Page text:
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K
eeping Fit
 


Making Bodyweight Exercises More Challenging

© Wayne L. Westcott PhD

The following is one in an ongoing series of columns entitled Keeping Fit by Wayne L. Westcott PhD. View all columns in series

Trunk Curls Start this exercise by lying face-up on the floor with your knees comfortably bent (about 45 degrees). Place your hands loosely behind your head for support with your elbows out to the sides. Curl your head, shoulders and upper back off the floor very slowly (10 seconds), and return back to the starting position in five full seconds. You will be barely moving but your abdominal muscles (rectus abdominis) will be fully activated throughout the entire repetition. Begin with two repetitions in 30 seconds, rest for 30 seconds, and complete two more repetitions in 30 seconds. Work your way up to four repetitions in 60 seconds, rest for 30 seconds, and do four more repetitions in 60 seconds.

Push-Ups The key to properly performed push-ups is straight body position which requires substantial midsection strength to prevent sagging. Begin in the up position with your hands slightly wider than shoulder-width apart and your arms straight. Lower your torso slowly by bending your elbows, taking five full seconds to touch your chest to the floor. Push yourself up very slowly and deliberately, counting from one-thousand-one to one-thousand-ten before reaching the top position. Push-ups address several upper body muscle groups, including the chest (pectoralis major), front shoulders (anterior deltoids) and rear arms (triceps). Try to do two slow push-ups separated by a 15-second rest period. Work your way to four slow push-ups separated by 15-second rest periods. When this can be accomplished, reduce the rest periods to 10 seconds, then to five seconds, until you are capable of completing four successive slow push-ups in 60 seconds.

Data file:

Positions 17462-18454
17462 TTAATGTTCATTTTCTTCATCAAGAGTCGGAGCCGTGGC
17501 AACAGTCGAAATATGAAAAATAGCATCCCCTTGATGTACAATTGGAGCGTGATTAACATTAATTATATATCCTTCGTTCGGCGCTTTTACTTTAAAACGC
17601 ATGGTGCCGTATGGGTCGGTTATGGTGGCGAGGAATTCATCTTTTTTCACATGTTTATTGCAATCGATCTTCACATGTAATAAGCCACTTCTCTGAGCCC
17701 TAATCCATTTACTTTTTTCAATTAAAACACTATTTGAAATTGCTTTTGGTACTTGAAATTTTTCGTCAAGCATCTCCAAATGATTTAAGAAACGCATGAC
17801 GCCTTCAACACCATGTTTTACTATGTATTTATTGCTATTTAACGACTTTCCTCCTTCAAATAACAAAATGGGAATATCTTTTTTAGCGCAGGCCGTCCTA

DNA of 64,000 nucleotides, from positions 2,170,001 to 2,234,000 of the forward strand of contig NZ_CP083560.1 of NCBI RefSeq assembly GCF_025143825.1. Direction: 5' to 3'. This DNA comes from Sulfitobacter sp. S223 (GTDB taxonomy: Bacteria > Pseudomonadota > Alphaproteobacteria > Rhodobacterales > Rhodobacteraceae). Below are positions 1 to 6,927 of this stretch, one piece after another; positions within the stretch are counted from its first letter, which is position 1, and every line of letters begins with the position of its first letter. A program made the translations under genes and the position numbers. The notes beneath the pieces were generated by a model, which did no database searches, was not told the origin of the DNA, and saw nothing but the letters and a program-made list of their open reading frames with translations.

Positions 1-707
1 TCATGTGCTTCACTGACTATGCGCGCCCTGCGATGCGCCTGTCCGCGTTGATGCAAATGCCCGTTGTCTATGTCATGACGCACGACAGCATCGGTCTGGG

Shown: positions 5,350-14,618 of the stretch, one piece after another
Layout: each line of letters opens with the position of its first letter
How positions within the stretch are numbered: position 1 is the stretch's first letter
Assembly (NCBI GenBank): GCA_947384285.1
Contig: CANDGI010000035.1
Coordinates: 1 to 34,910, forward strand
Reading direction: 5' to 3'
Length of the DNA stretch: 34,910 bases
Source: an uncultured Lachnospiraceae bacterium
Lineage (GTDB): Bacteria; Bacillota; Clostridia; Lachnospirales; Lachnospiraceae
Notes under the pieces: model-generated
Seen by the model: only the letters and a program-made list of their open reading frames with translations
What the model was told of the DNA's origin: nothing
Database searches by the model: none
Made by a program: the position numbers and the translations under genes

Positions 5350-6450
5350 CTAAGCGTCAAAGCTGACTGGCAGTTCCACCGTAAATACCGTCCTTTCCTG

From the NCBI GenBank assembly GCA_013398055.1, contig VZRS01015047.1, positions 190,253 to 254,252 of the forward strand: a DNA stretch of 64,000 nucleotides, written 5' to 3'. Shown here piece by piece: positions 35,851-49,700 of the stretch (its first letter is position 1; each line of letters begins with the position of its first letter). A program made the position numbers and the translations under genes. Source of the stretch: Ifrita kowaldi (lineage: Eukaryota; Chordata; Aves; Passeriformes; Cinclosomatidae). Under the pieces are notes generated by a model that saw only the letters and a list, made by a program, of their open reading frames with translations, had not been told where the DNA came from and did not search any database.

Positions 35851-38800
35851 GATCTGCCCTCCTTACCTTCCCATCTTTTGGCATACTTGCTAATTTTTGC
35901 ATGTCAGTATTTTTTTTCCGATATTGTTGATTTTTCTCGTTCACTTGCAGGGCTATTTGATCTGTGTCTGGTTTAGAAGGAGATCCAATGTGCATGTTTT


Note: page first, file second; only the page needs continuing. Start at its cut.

Bar-Dips My favorite exercise is bar-dips, which simultaneously work the chest (pectoralis major), front shoulders (anterior deltoids), rear arms (triceps), and upper back (latissimus dorsi) muscles. Unfortunately, bar dips require parallel bars or two stable kitchen chairs for proper execution. Start in the up position, with your arms straight, your body straight, and your knees bent if you are using kitchen chairs. Slowly lower your body by bending your elbows until your upper and lower arm form a 90 degree angle. The lowering phase should take five seconds. Pause momentarily, and push up slowly (10 full seconds) to the starting position. Because this is a demanding exercise, I suggest doing just one bar dip at a time with 30-second rests between repetitions. When four separate repetitions can be completed, gradually reduce the rest periods. When you can perform four slow bar-dips in 60 seconds, you have achieved a very high level of muscular fitness in your upper body pushing muscles.

Chin-Ups Without question, the most difficult of the bodyweight exercises is chin-ups. This exercise involves your upper body pulling muscles, including the upper back (latissimus dorsi), rear shoulders (posterior deltoids), front arms (biceps) and, surprisingly, the abdominals (rectus abdominis). Of course, a chinning bar, or properly positioned tree limb, is necessary to perform this exercise. Begin by grasping the bar with an underhand, shoulder-width grip, and hanging with your arms fully extended. Pull your chin above the bar slowly, taking 10 seconds for the upward movement. Once there, lower yourself to the starting position in five seconds. Try for two slow chin-ups in two-minutes, taking a 90-second rest between repetitions. Gradually, reduced the recovery period until you can complete three consecutive chin-ups in 45 seconds.

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About The Author
Wayne L. Westcott, Ph.D., is fitness research director at the South Shore YMCA in Quincy, MA. He is strength training consultant for numerous national organizations, such as the American Council on Exercise, the American Senior Fitness Association, and the National Youth......more
 
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Disclaimer: The information provided on HealthWorld Online is for educational purposes only and IS NOT intended as a substitute for professional medical advice, diagnosis, or treatment. Always seek professional medical advice from your physician or other qualified healthcare provider with any questions you may have regarding a medical condition.